We definitely need to keep the discussion going!

  8. Zetta Elliott

    I wish I shared your optimism, Elizabeth, but an editor recently approached me seeking diverse material and then proceeded to praise my writing and reject ELEVEN picture book manuscripts. I did find a home for one picture book at a small press in Maine, but I don’t think writers of color can afford to wait for the industry to change. What’s that definition of insanity? Doing the same thing over and over and expecting a different result? What has changed *structurally* to make it more likely that writers of color will get past the industry gatekeepers? I think members of the kid lit community need to embrace alternatives to traditional publishing. Below is my “pitch” on behalf of indie authors like myself who are responding to the urgent need for diverse books.

    The bias against self-published books is not unjustified; many are poorly written and shoddily produced but when the traditional publishing industry excludes so many talented writers of color, self-publishing is often their only recourse. If we all agree that the traditional publishing industry is not as inclusive as it needs to be, is it fair punish those writers who have sought out alternative ways to tell their stories? There is a large pool of talent in this country, yet the publishing industry is only giving certain individuals the opportunity to shine.
    The marginalization of writers of color is the result of barriers placed along the path to publication for far too many talented writers. Some Black organizations recognize this reality: awards like the Hurston/Wright Legacy Award, the NAACP Image Award, and QBR’s Phillis Wheatley Award accept nominations of self-published books. Respected bloggers at The Pirate Tree and The Book Smugglers don’t discriminate against self-published books, and their reviews prove that indie authors can contribute a lot to the field of children’s and YA literature—if they’re given a chance.
    Members of the children’s literature community are paying close attention to the diversity debate but the industry will not change overnight. If the most trusted review outlets exclude self-published books, then they are upholding the status quo by privileging a system that clearly disadvantages writers of color. They are also denying their followers access to titles that might help to fill the “diversity gap.”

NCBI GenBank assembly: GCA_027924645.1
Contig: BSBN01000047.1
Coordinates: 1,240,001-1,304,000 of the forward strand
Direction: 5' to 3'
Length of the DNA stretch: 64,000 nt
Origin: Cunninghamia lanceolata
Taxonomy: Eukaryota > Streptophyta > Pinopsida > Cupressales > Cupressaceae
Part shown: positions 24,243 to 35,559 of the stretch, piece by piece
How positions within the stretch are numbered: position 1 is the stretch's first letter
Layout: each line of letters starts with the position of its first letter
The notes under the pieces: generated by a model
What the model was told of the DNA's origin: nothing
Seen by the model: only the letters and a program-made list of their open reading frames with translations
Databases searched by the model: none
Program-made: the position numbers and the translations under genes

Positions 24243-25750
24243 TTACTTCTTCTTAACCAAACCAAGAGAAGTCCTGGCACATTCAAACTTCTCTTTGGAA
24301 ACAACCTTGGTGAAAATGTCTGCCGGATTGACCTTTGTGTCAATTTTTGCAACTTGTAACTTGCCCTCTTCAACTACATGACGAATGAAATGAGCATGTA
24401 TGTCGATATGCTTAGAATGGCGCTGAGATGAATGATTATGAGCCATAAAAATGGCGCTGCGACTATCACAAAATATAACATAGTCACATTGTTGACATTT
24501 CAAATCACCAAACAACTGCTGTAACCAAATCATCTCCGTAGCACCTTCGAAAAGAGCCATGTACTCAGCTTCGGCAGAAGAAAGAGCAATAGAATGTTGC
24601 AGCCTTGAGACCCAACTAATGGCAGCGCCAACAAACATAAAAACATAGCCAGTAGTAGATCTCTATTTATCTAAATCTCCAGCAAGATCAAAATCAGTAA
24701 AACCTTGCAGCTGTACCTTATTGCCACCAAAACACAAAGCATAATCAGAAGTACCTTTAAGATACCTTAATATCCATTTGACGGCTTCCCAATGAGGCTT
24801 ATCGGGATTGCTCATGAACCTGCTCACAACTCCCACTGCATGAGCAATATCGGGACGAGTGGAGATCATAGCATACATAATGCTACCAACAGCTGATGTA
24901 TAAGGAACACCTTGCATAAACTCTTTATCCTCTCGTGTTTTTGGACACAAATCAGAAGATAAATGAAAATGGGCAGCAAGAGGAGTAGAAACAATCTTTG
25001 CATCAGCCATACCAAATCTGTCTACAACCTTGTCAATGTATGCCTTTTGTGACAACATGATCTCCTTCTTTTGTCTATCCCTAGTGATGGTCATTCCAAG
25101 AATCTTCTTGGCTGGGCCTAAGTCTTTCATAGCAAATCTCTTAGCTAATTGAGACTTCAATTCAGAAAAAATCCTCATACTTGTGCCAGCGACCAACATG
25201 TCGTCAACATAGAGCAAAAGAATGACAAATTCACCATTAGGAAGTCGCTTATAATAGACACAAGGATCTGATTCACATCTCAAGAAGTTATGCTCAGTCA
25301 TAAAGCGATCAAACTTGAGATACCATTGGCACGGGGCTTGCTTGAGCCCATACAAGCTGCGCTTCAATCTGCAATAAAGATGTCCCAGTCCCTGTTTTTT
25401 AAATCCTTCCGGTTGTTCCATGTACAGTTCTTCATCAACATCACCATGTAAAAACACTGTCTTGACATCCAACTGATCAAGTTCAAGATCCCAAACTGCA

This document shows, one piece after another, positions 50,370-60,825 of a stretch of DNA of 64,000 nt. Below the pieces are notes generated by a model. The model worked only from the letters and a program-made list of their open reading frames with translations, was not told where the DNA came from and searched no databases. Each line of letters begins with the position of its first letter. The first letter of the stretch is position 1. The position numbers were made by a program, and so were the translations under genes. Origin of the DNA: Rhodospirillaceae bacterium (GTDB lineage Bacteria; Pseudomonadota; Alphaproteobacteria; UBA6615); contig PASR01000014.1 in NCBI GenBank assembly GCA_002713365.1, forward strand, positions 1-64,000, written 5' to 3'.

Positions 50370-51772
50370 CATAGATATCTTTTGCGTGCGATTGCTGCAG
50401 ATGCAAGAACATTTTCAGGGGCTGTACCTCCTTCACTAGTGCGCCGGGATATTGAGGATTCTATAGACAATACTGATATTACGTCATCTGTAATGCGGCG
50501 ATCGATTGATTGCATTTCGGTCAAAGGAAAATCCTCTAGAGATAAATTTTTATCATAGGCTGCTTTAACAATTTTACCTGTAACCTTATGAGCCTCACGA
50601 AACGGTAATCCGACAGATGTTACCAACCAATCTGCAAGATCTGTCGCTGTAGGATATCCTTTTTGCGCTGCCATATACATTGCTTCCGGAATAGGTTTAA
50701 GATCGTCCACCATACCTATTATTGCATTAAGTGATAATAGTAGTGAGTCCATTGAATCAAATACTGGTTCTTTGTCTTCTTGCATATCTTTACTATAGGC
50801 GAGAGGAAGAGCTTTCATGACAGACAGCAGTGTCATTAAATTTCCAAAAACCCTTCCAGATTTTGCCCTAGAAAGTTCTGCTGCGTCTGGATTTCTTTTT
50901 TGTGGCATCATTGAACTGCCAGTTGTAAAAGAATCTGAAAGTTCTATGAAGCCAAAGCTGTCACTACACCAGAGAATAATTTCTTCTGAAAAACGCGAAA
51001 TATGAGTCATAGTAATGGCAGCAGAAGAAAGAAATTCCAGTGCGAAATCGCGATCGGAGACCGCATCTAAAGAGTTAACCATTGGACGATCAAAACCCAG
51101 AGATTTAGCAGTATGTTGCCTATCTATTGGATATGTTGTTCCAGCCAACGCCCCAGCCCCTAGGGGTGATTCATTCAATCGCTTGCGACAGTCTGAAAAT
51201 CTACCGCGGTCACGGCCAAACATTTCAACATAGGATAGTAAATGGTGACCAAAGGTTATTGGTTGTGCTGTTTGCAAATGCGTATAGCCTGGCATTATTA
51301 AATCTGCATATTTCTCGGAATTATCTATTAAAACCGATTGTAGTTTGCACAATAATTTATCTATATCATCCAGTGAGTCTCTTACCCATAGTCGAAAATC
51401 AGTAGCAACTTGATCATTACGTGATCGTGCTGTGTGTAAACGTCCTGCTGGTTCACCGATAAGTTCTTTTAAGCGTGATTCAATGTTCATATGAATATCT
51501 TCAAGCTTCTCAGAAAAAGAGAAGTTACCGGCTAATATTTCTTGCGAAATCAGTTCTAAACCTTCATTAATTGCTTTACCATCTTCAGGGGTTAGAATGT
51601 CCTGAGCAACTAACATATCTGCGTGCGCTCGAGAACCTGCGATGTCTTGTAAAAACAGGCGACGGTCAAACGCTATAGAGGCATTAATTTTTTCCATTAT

The Brown Bookshelf recently published a series called “Making Our Own Market.” They note that although many African American authors have been publishing independently for decades, “self-publishing still brings a stigma. The books are less likely to be reviewed, considered for school and library collections, and seen as on par with traditionally published titles. At The Brown Bookshelf, we grapple with covering them too. We receive a range of work from outstanding to less than professional. But if we want to change the face of publishing, we need to welcome self-published treasures too.”

    Maya Gonzalez and I are inviting members of the kid lit community to participate in our new initiative: Kid Lit Equality. You can find out more here: http://www.huffingtonpost.com/zetta-elliott/black-youth_b_5797870.html

  9. Carol Chittenden

    Like you, I’m not an editor, publisher, illustrator, or agent. Unlike you, I’m not an author. But by golly, I’ve been a children’s bookseller for 28 years, and a few things have become obvious, even to me. One is the importance of visuals: people DO judge books, and the characters within them, by their covers. Especially in picturebooks, we could really use more high concept cover art depicting ATTRACTIVE characters. Even glamorous. (Think I Had a Favorite Dress , by Boni Ashburn, or the work of the Dillons, among others.) Enough with the mice and bears and pigs: bring on a handsome, swarthy hero, a brown-skinned Cinderella whose gown sparkles. Draw/paint them with realistic care (none of that scribbly stuff that passes all too often for “art”) and appealing personality. Invest in the illustrators who can do that, and give them enough time to work. Today’s 4-year-old will be a teen before you know it, with purchasing power, strengthened self esteem, and a LOT of decisions to make.

    1. Kish Knight

      Point well taken. Books are judged by their covers, and for example, a fantasy novel, regardless of the hero/ heroine’s race, should depict the fantasy playground within which a reader will fall. When I, as a reader, am purchasing paperbacks in my favorite bookstore, I hone in on the covers, study the charcters’ eyes, examine their souls, look for flaws, etc. Just from a cover. … Well-crafted covers are very important.